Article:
Land Grabbing in Mozambique

ProSavana. What is it? According to the Mozambican government, it is a valid tool for agricultural development in the regions along the Nacala Corredor: Nampula, Niaassa and Zambézia in the northern province of Cabo Delgado. They claim that the program, run in partnership with the Brazilian and Japanese governments, will increase food production, boosting human development. However according to civil society organizations, it is a land-grabbing operation that would allow huge private groups to expropriate 14.5 million hectares of land, disadvantaging 4.5 million farmers who would be forced to become low-paid laborers.


“It’s deplorable that they want to replicate a model that hasn’t worked in other countries, like Brazil and India,” says Stelio Miguel Joaquim, the president of the Slow Food Youth Network Moçambique. A member of the network, Paulo Luis Artur, added, “The main objective of the project is to establish a regime of extensive monoculture maintained by the use of toxic agricultural chemicals on a huge scale. But before doing this, the project would have to appropriate the land currently held by small-scale farmers, leading to a serious loss of environmental and cultural biodiversity, impoverishing the soil and polluting the rivers, and eventually leading to health problems for the local people. The only way to address this tragic situation is to unite civil society groups and create grassroots forces that can put pressure on the government to rediscuss ProSavana.”


To this end, UNAC (União Nacional de Camponeses) has stepped up to defend the small-scale farmers, with support from other Mozambican civil society organizations: Justiça Ambiental, ADECRU, Liga dos Direitos Humanos, Livaningo, Forum Mulher and Kulima. Together, they sent an open letter to the Mozambican president, the Brazilian president and the Japanese prime minister, expressing their discontent. Agostinho Bento, a spokesman for UNAC, continued: “There were no responses to the letter, so UNAC and the other organizations launched a campaign with a clear name: Não ao ProSavana! The aim is to raise awareness among the Mozambican and international public and to try to bring the matter to the African Court. In light of the wave of resistance and the strong advocacy activities carried out by the farmers and civil society representatives, the Ministry of Agriculture and Food Security decided to hold community consultations in the ProSavana implementation zones, with the aim of presenting the program’s plan. Unfortunately the meetings were spoiled by threats to the farmers, brazen manipulation and a complete lack of transparency in sharing information, which was often changed at the last minute to throw the meetings off track.”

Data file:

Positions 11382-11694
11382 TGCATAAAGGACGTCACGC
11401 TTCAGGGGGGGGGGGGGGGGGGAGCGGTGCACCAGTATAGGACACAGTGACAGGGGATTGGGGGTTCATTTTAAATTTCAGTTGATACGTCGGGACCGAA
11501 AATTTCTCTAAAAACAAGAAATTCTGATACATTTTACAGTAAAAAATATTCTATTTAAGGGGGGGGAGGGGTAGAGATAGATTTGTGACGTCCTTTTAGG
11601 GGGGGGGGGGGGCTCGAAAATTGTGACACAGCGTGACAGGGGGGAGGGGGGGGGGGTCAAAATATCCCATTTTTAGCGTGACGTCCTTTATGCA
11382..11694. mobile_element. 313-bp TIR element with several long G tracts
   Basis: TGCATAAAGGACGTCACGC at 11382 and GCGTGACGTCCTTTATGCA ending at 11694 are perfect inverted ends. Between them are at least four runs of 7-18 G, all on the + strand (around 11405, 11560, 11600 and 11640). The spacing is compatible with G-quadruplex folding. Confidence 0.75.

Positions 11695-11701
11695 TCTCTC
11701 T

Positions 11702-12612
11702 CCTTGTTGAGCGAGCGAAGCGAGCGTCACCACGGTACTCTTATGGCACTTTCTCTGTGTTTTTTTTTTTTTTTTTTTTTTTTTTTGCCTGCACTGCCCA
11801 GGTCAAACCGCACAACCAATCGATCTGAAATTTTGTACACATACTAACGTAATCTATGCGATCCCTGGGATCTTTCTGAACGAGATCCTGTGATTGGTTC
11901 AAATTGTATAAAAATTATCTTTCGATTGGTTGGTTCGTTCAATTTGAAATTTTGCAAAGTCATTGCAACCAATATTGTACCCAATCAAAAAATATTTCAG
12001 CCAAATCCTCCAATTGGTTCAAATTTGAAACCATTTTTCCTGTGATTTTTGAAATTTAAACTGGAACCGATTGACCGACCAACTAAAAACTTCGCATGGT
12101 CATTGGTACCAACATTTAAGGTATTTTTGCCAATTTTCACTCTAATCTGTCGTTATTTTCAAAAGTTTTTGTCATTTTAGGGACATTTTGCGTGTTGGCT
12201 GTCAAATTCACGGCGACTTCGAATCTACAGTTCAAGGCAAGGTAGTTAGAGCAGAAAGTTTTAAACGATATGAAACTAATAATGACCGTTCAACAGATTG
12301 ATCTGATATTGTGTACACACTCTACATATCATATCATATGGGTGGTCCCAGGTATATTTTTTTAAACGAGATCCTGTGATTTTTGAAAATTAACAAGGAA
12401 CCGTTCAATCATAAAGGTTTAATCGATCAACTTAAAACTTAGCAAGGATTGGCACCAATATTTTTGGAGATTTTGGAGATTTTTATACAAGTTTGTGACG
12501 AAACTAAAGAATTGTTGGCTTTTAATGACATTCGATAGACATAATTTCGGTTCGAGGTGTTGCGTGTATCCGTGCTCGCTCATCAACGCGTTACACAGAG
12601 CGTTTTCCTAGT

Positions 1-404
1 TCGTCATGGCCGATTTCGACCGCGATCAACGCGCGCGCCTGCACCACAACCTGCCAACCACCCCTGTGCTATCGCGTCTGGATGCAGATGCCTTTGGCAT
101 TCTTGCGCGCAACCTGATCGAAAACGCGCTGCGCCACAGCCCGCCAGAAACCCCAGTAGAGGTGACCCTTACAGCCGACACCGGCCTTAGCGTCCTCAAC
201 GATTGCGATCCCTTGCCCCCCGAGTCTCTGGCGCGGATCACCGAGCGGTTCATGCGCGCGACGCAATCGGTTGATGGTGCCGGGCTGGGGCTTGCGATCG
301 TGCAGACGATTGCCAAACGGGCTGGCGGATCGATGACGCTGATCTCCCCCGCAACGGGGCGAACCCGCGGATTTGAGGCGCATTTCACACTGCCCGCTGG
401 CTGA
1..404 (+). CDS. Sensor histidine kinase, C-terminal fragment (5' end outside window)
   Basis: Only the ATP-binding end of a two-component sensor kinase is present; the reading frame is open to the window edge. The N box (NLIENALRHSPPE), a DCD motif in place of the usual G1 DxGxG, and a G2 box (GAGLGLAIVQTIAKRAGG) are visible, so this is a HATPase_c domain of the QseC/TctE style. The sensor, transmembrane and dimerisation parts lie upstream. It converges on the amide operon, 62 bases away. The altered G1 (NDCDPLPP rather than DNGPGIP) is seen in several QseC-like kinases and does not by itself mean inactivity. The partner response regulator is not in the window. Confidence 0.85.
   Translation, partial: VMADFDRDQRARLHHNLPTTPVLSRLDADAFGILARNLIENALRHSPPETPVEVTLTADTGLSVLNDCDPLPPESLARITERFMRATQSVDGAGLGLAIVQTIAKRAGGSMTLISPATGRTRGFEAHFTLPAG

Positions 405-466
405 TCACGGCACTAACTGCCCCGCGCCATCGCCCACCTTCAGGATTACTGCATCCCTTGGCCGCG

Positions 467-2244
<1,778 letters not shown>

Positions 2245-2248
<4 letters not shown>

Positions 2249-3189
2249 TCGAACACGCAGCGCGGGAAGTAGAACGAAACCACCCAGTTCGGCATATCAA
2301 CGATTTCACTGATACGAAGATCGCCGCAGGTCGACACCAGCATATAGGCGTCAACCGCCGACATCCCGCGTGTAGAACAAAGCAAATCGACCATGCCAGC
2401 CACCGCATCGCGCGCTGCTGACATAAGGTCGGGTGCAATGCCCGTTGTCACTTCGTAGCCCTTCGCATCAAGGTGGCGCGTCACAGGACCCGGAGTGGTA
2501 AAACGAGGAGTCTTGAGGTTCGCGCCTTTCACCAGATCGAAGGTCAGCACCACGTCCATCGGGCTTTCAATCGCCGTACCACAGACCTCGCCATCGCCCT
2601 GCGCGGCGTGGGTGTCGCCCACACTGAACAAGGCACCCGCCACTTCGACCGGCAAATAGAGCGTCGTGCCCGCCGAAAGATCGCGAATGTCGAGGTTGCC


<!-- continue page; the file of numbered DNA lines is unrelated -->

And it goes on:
Unhappy with how the meetings had gone, the Não ao ProSavana supporters asked for a general consultation, which took place on June 12 this year at the Joaquim Chissano Congress Center in Maputo. Bento recounts what happened: “Regrettably the Agriculture Minister himself, José Pacheco, after having himself convened the meeting, assumed the role of moderator, ensuring control over proceedings. At this point all of the civil society representatives loudly called for a neutral moderator to encourage greater transparency in the debate. The request was not granted and in fact the minister tried to intimidate the participants by saying that he was well informed about the presence of people who had come to obstruct the project and he added that he would not tolerate such attitudes. ‘We’ll go over everything and everyone,’ he said.


Pacheco’s tough stance was not enough to intimidate the civil society campaigners who, despite the presence of key representatives from the Ministry of Agriculture and Food Security, the private sector and other delegates invited to support the program, represented the majority present in the room. The farmers who had arrived in large numbers from the north of the country reasserted that ProSavana was not a program from the Mozambican government, and, as it is not a program produced by Mozambicans, would endanger the whole local agricultural production system. However nothing changed and José Pacheco did not allow any of the civil society organizations to speak officially, inviting them to send their concerns in writing directly to the ministry. Given this behavior, the civil society representatives exited the room, leaving it empty!”


In the words of the rallying cry of Mozambican farmers: A luta continua! The struggle continues!



  • Did you learn something new from this page?
  • yesno